for (i= 0; i < iter; ++i) {
	x = x + 1;
}
stop = process.hrtime(start);

time = (stop[0]*1e9 + stop[1])/1e6;
console.log('T1//hand inlined: '+time+' ms');

For me, the version calling inc() generally takes about 0.467 milliseconds to complete, while the hand-inlined version takes only 0.0365 ms. The answer, then, is that either v8 doesn't inline, or if it does, it cannot match a hand-inlined version of the same code. I am not knowledgeable enough about the engine internals or about the specification requirements for JavaScript to speculate on why this happens, but for now, I am satisfied to notice the problem and try to work around it in performance-critical code.

However, this actually leads to a serious problem from a design perspective. You can either write well-partitioned code that is easy to read and follow, with good compartmentalization for function reuse, or you can stuff it all into a single function and expect a significant amount of call overhead to be eliminated. I think this could be (easily?) rolled into a tool like UglifyJS, to automatically inline functions, but at that point, we're introducing a build step for an interpreted language. For scripts that will be sent to the browser, this is perfectly acceptable, as we generally would want to pass these through UglifyJS (although you shouldn't use a separate build step for this anyway), but for server-side scripts, this is extremely tedious. Yes, you can automate it with grunt or another task runner, but it just reintroduces the exact type of process we are trying to eliminate by using JavaScript instead of C.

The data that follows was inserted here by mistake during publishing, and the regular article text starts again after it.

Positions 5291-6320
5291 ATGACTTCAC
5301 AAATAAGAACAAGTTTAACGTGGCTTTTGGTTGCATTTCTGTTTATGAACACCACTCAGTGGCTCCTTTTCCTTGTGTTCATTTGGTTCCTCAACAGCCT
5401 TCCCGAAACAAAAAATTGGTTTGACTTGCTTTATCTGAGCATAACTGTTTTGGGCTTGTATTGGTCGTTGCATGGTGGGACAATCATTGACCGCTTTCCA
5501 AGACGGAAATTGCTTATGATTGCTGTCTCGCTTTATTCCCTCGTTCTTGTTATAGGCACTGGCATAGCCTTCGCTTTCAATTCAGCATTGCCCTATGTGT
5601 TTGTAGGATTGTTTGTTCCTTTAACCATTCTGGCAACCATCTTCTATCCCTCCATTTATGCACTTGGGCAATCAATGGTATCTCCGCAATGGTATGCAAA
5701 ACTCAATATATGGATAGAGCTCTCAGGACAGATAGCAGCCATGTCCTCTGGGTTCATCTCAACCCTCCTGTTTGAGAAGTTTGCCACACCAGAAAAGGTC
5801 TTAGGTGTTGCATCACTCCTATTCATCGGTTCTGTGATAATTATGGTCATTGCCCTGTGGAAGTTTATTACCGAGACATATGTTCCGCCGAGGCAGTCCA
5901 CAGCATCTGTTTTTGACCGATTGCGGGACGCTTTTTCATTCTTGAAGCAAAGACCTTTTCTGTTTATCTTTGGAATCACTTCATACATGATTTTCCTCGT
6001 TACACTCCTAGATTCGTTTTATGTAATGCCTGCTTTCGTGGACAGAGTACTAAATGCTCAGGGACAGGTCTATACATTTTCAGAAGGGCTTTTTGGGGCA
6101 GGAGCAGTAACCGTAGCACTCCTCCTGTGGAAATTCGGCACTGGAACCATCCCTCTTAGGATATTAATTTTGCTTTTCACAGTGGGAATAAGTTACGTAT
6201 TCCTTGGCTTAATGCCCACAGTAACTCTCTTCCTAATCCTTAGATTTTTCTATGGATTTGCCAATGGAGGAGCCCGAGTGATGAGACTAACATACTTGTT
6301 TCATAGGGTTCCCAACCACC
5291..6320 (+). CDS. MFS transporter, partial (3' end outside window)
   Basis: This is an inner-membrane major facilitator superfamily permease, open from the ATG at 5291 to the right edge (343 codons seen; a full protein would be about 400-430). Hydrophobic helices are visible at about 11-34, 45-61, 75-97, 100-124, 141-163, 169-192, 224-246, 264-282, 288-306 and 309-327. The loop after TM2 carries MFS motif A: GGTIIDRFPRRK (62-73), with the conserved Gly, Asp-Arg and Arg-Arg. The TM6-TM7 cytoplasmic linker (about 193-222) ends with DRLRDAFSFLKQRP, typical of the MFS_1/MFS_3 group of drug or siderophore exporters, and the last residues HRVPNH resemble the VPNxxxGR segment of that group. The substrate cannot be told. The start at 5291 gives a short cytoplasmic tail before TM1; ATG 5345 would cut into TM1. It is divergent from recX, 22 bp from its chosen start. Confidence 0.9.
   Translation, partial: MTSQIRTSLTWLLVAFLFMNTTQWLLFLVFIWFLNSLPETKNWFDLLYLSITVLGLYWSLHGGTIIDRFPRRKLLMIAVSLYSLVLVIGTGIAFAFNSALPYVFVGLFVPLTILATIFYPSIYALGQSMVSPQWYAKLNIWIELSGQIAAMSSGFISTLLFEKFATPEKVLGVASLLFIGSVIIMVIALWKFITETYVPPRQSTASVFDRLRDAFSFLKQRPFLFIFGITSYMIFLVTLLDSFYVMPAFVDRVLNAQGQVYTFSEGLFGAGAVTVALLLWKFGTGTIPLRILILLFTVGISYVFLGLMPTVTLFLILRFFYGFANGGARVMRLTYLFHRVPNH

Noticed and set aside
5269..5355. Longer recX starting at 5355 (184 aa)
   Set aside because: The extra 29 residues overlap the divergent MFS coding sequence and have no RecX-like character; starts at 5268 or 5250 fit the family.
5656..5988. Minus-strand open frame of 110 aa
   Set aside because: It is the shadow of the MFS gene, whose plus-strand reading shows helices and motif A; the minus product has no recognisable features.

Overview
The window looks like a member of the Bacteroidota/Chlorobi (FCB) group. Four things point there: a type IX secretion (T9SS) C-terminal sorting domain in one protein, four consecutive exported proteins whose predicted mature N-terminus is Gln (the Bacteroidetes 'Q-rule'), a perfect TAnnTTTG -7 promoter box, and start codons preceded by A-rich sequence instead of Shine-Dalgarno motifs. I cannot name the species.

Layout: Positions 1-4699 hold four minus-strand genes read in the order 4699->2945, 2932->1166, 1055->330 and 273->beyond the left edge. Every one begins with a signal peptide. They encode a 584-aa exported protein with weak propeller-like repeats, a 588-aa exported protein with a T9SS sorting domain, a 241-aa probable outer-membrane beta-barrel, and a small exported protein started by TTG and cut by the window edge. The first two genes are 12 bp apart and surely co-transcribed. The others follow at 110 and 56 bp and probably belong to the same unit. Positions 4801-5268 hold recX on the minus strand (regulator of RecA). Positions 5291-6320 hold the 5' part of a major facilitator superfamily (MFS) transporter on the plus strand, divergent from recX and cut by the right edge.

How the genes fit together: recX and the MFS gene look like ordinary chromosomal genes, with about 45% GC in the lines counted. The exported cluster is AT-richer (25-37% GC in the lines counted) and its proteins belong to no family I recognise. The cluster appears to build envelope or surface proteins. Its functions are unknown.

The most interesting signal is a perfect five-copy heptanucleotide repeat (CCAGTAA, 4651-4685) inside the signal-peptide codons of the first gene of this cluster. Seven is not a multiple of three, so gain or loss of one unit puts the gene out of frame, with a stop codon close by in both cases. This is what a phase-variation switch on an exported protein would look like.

For now, I'll just say that I think that some amount of function inlining should be possible for the JIT optimizer to do, but there are a lot of instances (member functions, for instance, due to the completely dynamic way in which methods are called) where this is not possible. Therefore, let's move on, and examine the performance of JavaScript's iteration constructs.

One of the things that really attracted me to Node.js was Underscore.js, a functional programming library that provides the types of things I would normally find in Scheme. The best thing about these tools is that they make it simple to write clean, easy to maintain code, and they help enforce good design principles by encouraging programmers to write small functions for one task, and then to build larger processes out of those functions. It might be obvious in hindsight, but considering that function optimization is not very effective, using functions to do array iteration is probably slower than using a for loop to do the same thing. Let's look at two variations, one testing Array.reduce and one testing Array.forEach in an O(n^2) situation to see how the function overhead scales with nested loops.